Enhancing Your Camping Experience

Awnings can make your camping experience more comfortable by providing additional outdoor living space.

Whether it’s for enjoying meals outside, socializing with fellow campers, or simply relaxing with a good book, an awning can definitely enhance your camping experience.

Protection from Weather Elements

Apart from providing extra space, awnings also offer protection from the elements. They provide shade against the sun’s intense heat, shelter from the rain, and even serve as a barrier against strong winds.

Adding Aesthetic Value to Your RV

Florianópolis, SC, Brazil - November 6, 2014: view of the motorhome parked circus, with various objects and household items.

Lastly, awnings can add aesthetic value to your RV. With a variety of colors and patterns available, you can choose one that matches your RV’s exterior or your personal style.

How to Choose the Right RV Awning Size

Proportioning Based on RV Size

The size of your awning should be proportionate to your RV size. A too-small awning might not provide enough coverage, while a too-large one might not fit properly.

Measure the area where you plan to install the awning and consult the manufacturer’s recommendations or your owner’s manual for guidance.

The Purpose of Your Awning

Consider the primary purpose of your awning. If you plan to use it as an extra outdoor living space, a larger awning might be necessary.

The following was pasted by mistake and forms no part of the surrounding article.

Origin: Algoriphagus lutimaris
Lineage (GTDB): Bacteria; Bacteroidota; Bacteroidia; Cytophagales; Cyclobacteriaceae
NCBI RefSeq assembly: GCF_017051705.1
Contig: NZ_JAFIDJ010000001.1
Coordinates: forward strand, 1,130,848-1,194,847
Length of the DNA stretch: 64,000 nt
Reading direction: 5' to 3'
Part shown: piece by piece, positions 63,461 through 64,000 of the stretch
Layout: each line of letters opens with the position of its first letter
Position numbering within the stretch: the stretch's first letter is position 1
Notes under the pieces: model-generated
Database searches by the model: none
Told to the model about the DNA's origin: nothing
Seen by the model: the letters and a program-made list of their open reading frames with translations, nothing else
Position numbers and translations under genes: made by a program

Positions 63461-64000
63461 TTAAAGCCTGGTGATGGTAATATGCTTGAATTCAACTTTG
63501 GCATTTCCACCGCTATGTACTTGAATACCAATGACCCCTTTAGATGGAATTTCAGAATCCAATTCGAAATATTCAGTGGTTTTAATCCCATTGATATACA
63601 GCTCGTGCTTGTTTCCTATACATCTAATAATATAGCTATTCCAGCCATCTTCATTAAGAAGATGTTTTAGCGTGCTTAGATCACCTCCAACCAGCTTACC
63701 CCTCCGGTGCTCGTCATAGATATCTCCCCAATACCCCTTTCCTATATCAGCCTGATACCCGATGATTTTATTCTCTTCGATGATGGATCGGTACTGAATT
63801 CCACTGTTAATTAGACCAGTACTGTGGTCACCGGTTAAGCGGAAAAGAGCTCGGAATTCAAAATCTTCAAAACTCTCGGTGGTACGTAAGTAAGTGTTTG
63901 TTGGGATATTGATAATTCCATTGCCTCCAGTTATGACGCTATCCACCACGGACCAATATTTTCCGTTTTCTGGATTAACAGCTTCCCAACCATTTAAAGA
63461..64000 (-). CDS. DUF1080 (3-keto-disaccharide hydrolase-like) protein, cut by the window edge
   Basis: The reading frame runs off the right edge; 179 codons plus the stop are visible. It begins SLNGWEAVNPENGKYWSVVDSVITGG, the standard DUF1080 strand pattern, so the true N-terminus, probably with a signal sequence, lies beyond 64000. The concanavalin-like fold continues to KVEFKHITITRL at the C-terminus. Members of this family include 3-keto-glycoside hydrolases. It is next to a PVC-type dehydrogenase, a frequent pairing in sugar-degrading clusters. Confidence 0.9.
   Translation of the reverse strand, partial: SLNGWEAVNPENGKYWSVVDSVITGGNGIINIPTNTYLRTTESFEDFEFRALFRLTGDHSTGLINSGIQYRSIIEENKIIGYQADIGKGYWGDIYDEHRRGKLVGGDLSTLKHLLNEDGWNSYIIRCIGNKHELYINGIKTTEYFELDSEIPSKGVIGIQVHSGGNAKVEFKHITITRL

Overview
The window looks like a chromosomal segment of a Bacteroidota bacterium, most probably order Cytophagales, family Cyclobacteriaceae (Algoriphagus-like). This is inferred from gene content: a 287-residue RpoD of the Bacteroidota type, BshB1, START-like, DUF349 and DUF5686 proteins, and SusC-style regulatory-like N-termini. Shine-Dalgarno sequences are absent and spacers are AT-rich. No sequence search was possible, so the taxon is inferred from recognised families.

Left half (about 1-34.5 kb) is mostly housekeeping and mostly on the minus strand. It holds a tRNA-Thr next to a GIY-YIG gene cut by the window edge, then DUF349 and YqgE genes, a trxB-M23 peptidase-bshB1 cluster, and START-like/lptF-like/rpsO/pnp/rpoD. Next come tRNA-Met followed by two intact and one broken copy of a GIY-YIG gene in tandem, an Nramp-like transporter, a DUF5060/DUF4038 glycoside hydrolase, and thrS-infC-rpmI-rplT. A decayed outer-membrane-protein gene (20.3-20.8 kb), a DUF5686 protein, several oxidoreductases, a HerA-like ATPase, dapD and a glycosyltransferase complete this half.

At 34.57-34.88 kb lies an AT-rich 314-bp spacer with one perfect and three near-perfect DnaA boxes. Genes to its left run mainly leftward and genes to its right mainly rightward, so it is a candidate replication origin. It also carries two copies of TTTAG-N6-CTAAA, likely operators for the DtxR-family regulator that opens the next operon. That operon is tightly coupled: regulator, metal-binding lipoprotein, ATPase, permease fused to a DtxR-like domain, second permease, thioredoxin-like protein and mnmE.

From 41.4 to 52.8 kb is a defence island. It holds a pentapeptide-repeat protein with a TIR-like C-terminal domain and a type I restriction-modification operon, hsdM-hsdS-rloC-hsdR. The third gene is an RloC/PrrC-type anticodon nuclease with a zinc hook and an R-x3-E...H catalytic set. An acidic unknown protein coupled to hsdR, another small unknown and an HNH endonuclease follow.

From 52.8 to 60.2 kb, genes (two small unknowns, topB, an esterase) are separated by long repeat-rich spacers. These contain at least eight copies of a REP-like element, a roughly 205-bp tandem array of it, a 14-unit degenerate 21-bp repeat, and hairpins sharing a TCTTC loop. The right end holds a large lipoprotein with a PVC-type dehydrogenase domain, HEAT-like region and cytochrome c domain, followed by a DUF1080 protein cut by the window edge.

But if you just need it for occasional shade or shelter, a smaller one might suffice.

Maintaining Your RV Awning

Cleaning Techniques Based on Material Type

The cleaning techniques for your awning will depend on its material. For acrylic awnings, it’s best to brush off loose dirt before it becomes embedded in the fabric and to avoid using soap as much as possible.

For vinyl awnings, you can use a mild soap solution and rinse thoroughly afterward.

Necessary Precautions for Different Weather Conditions

Always retract your awning during strong winds or storms to prevent damage.

During sunny days, regularly check for UV damage and consider using an awning protector. When storing, ensure that the awning is completely dry to avoid mold and mildew.

Storing Your Awning Safely

When it’s time to hit the road again or store your RV for a while, ensure that your awning is properly retracted and secured. Use awning straps or locks for added security.

FAQs about RV Awnings

How do I roll up my RV awning?

For manual awnings, release the lever and slowly let the awning roll up. For electric awnings, simply press the retract button and make sure it rolls up evenly.

Is it OK to roll up a wet awning?

It’s best to avoid rolling up a wet awning to prevent mold and mildew growth. If you can’t avoid it, make sure to unroll it as soon as possible to allow it to dry.

At what wind speed should I roll up my RV awning?

As a general rule, retract your awning when wind speeds reach 20 mph or if the awning starts to flap violently.

When should I roll up my RV awning?

Aside from windy conditions, you should also roll up your awning during rainstorms, when leaving your campsite, or when storing your RV.

Similar Posts